Seizures and Study: One Mother’s Journey to Cure Lennox-Gastaut Syndrome

How Tracy Dixon-Salazar, PhD, the executive director of the LGS Foundation, went from a new mother to a neuroscientist, and her decades-long quest to improve the lives of patients like her daughter, Savannah.

Many who make the decision to enter the medical science field are often driven by a desire to help others. Physicians take the Hippocratic Oath and swear to treat the ill and do no harm, and researchers are, many times, motivated by this desire to make key discoveries, both large and small. But for some, the compelling force for their career choice is influenced by a far more personal connection: family.

There are hundreds of stories of clinicians who treat patients and study diseases that have directly affected those they love. Losing a parent or sibling to a disease or being part of a loved one’s journey with it can provide a lifetime’s worth of motivation to change an outcome or improve quality of life for others dealing with the same condition. The emotions associated with that experience can be challenging to describe in words, and for some, like Tracy Dixon-Salazar, PhD, there are perhaps no words to accurately match those feelings. “I honestly was just kind of lost. It was devastating. There was nothing I could do,” she told NeurologyLive®.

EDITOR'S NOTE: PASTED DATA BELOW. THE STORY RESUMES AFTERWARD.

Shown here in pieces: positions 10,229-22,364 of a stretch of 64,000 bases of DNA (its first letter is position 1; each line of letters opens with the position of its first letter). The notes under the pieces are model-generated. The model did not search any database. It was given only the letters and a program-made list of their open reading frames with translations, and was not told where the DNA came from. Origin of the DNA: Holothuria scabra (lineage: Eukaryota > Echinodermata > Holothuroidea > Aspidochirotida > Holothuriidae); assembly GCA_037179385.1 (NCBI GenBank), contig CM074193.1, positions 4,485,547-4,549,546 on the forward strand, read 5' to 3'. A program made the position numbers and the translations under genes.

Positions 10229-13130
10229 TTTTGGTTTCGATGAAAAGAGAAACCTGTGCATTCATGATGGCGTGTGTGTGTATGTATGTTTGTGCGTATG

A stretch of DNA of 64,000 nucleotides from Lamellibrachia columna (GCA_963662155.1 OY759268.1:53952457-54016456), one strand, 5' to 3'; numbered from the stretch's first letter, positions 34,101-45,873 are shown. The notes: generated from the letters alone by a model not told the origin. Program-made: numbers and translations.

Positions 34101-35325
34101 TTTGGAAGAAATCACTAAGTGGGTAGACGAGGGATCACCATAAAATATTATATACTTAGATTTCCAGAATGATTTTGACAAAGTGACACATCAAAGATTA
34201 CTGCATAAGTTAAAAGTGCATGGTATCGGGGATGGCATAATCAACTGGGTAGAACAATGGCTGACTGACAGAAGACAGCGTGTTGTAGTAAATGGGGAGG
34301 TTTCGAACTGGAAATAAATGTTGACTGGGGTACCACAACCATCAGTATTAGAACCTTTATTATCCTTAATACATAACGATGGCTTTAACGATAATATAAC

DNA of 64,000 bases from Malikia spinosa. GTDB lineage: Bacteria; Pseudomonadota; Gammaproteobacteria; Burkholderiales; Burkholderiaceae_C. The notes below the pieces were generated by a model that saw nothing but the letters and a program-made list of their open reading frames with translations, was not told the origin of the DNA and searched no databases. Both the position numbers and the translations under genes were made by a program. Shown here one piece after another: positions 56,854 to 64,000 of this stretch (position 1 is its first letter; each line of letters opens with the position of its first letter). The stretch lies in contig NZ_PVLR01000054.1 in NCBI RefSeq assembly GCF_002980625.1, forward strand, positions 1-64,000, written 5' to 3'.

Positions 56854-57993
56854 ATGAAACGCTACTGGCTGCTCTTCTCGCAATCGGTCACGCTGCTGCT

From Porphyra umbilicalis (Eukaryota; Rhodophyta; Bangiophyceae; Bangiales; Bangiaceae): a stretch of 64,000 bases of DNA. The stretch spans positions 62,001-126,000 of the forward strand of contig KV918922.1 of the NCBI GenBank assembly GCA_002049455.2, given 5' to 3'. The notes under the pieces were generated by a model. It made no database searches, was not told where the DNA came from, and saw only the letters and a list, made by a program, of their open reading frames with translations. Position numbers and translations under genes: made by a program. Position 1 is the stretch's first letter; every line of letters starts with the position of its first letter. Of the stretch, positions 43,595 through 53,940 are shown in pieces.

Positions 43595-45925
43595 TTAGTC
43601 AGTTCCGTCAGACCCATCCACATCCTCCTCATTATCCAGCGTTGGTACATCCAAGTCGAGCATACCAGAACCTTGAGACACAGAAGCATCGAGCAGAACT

Now, Dixon-Salazar is an accomplished neuroscientist and geneticist and patient advocate, who works as the executive director of the Lennox-Gastaut Syndrome (LGS) Foundation. Founded in 2008 by Christina SanInocencio, PhD, CPH, CNP, in just a few short years, the foundation has grown into a giant of the space, working in a variety of ways to improve the lives of patients with LGS, a rare epileptic encephalopathy that affects 0.1 to 0.28 per 100,000 individuals. Under the leadership of Dixon-Salazar and others, in 2021 alone, the foundation raised more than $60,000 at its annual Walk ‘n’ Wheel event.

Although the vision for her life is clear now, in 1995, that may not have been the case. But, unbeknownst to her at the time, Dixon-Salazar was on the brink of a massive change that would alter her and her family’s path forever.

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